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Discussion Starter #1
Well after a hard term at Uni I was looking for anything to distract my attention from revision… Obviously this led me to researching everything about bearded dragons! I read every care sheet, joined a forum and watched numerous videos on Youtube.

My plans were set in motion for a massive summer project of buying a baby beardie, building a new vivarium (which also stemmed into a cabinet) and constructing a fake rock habitat to finish it all off.



I started by drawing up some plans:

The first sketch is of the fake rock background. I saw so many on here and just had to give one a try!





This second sketch is of my actual vivarium and cabinet. The vivarium is4.5x2x2ft and the design for the cabinet altered to allow the fridge and cockroach colony to fit along with some shelving for other bits.








Equipment I used:
Jigsaw
Router
No more nails Gun
Straight edge
Set square
Clamps
Sharp pencils
Craft knife
Chisel
Band Saw
Belt sander
Sandpaper – Various Grit
Paint Brush
Soldering Iron
Tile cutter
Wood saw – Circle 75mm
Tape measure
Screwdriver
Electric drill


Materials I Used:
Chipboard – Used 8 sheets 8 x 2ft
No more nails – 12 tubes
Screws – Large box
Polystyrene – 2 sheets 8 x 4ft
Modelling foam – Small amount for “Hollywood”
Piece of slate
Grout (Tile adhesive)
LED’s
Paint (Acrylic)
Tiles – 10 ceramic tiles
Vents – Bought from -loobylou211
Runners – 2 x 5ft 6mm
2 x 2ft 6mm
Glass – Found in my Grandmas cellar!
Adhesive handles x 2
Cocktail Sticks
Stainless handles and Hinges



The first stage for me was the vivarium and cabinet. Luckily my dad is a Design Technology teacher so having the space and equipment was priceless along with his advice if he thought I was wrong!!

To save cash I bought the chip board in tongue and groove style. Cost around £6 a sheet. This meant that the first task was to use the router to remove all of the “tongues” Although a long process it gave me a straight edge to work from and gave me a useable sheet.





From here it was just a case of measuring twice cutting once to give me all the pieces. I used no more nails and screws for all the joints, using clamps to make sure it was dead square. I drilled all the screw holes and countersunk the surfaces to avoid any splitting. Made out of 18mm chipboard the whole unit is very stiff which it needed to be to avoid cracking in the grout when being transported.

Here is a picture of the vivarium. The gaps at the back of the viv have all been filled and from the front it looks perfect.





This is when I began to lay my tiles in the floor. Although I plan to have play sand as the substrate eventually this gives me a waterproof base layer just incase. It should also make for easy cleaning. Somehow the tiles fitted across exactly so all that was needed was to cut the back four. I used no more nails to stick them down securely and grouted the gaps as you will see later.














The next task was the cabinet for this to sit on. This was going to be a cabinet purely to house all the stuff needed for Tyrone (Named after the getaway driver from Snatch for all who have seen the film!). This included my recent purchase of 700 Dubia roaches housed in a storage box. I have left ventilation at the back of this section as well as the section containing the mini fridge for his salad.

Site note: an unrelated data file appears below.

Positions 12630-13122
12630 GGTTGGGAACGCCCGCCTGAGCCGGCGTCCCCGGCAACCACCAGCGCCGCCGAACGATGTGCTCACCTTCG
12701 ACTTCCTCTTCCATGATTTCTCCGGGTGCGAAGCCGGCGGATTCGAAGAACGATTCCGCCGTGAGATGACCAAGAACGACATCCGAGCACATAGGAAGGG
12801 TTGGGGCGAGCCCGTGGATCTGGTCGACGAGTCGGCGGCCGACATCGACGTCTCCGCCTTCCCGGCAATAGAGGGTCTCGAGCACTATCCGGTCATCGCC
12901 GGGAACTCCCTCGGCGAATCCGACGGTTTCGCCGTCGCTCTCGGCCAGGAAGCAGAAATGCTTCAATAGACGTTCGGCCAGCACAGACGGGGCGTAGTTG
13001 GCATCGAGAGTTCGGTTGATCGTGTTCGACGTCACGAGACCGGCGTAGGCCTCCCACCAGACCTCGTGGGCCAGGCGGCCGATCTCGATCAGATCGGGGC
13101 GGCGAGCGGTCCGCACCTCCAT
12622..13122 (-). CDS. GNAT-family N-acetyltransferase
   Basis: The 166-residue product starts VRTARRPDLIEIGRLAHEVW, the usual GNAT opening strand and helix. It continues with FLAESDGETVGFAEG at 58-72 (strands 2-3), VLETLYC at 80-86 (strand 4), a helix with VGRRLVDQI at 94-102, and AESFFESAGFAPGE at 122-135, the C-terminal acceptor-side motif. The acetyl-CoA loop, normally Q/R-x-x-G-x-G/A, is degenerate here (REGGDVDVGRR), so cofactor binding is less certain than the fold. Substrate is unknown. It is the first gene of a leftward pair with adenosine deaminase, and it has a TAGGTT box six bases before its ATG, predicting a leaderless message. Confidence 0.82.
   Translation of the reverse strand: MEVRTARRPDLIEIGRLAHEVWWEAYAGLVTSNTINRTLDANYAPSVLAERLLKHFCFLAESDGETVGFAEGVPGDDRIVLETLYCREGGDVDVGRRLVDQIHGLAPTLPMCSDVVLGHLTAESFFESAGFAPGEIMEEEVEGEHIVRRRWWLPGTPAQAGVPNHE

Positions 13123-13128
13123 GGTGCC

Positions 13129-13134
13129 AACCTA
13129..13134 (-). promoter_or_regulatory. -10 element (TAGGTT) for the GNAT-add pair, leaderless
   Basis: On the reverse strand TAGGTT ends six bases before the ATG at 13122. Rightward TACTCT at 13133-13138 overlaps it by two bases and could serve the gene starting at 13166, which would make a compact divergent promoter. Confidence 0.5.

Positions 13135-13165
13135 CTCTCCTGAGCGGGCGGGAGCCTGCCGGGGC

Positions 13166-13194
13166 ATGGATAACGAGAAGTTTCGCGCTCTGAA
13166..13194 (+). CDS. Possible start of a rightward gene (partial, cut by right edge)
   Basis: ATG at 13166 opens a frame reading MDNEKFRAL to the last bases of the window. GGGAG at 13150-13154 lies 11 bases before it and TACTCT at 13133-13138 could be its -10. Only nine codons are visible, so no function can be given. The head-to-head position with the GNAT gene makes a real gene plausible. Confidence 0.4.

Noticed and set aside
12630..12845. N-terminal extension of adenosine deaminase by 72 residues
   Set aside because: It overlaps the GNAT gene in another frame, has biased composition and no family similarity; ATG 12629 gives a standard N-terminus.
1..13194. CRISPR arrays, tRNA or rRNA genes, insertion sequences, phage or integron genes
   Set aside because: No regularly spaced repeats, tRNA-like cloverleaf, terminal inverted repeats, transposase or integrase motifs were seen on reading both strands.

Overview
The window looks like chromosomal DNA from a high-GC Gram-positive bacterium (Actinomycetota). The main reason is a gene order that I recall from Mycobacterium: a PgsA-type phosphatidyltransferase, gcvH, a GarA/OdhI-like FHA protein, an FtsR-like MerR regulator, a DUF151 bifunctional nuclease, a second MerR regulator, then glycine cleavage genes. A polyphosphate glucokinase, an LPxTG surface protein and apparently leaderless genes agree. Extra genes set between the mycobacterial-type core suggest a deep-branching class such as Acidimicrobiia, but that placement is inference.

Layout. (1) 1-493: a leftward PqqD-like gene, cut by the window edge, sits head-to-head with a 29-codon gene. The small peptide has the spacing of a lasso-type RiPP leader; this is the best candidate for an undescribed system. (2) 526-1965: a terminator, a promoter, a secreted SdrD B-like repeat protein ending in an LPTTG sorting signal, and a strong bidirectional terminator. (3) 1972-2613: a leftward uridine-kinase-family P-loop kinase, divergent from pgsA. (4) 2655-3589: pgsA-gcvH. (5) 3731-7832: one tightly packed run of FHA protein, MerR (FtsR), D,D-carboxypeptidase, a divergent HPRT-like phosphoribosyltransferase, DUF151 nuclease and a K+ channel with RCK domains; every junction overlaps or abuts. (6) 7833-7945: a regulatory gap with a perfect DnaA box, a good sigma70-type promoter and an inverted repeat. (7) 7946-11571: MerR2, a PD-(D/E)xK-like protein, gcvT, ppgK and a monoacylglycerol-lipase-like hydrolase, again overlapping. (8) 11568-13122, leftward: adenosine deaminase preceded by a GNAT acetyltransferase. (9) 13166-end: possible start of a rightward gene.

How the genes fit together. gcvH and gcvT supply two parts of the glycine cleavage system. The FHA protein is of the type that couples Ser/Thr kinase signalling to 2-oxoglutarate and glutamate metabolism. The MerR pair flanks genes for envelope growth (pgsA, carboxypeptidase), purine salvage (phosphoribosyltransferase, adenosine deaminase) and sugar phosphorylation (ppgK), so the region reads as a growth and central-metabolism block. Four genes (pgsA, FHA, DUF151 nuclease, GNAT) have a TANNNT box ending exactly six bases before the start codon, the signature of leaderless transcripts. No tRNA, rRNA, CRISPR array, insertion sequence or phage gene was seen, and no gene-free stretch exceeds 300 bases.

My original plans were to have 4 doors on the front of this cabinet but once I had seen them held up to it I decided that 2 doors with exposed central shelves looked far better. I used the router tool at this point to create an edge surrounding the door panels. These next pictures show some experimenting with different styles.








I decided on a simple Cream satinwood finish starting with a couple of coats of undercoat. I added a small amount of colour to brighten things up as the pictures later will show…Haha! I also added some simple handles to finish it off.



Now that I had finished the main construction of the project I could move back home and completely cover my parents house in polystyrene!! They didn’t like that!

Building the fake rock really did take much longer than I had expected, I spent a good month individually cutting and sanding pieces and sticking them into the build.
 

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Discussion Starter #2
Fake Rock


I started off with my original idea of having pride rock in one corner being the focal point of the habitat. I decided to use a piece of slate as the base for this basking spot as it will hold the heat far better than the polystyrene. These next few pictures show the background taking shape. I used a craft knife, jigsaw and sandpaper to carve and shape the polystyrene. I found that cocktail sticks were perfect for holding the structure together before permanently gluing it with the no more nails…














At this stage I brought the vivarium home and started to build it permanently into it. As you will see I used a wood saw to cut holes for the vents. I allowed for 6 vents but can always block them up of the temperature gradient is not right. I figured it is better to have too many than too few.

















By this point the build was really starting to take shape!! Another one of my original ideas was to include some other ‘landmarks’. My next idea is purely ornamental. I used a sharp craft knife and a metal ruler.











 

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Discussion Starter #3
Grouting


Once I had perfected my rock landscape, filled any holes and left it to dry for a couple of days it was time for grouting. I used some pre mixed grout that my dad had left over in the garage. I watered some down and applied 3 even coats using a stiff paintbrush. At this stage really make sure you get into every nook and cranny! This soon started to transform the look and with a light sanding after the 3rd coat gave it a windswept canyon look that I was after. I finished the grouting with a thicker layer to some of the high traffic areas to make it extra hardwearing. I have made it so that the pride rock and the shelf on the other side are removable. This will help with cleaning and made the LED lighting more accessible if something was to go wrong. Here are some shots after the grouting. I put the lid on loosely to see how it looked.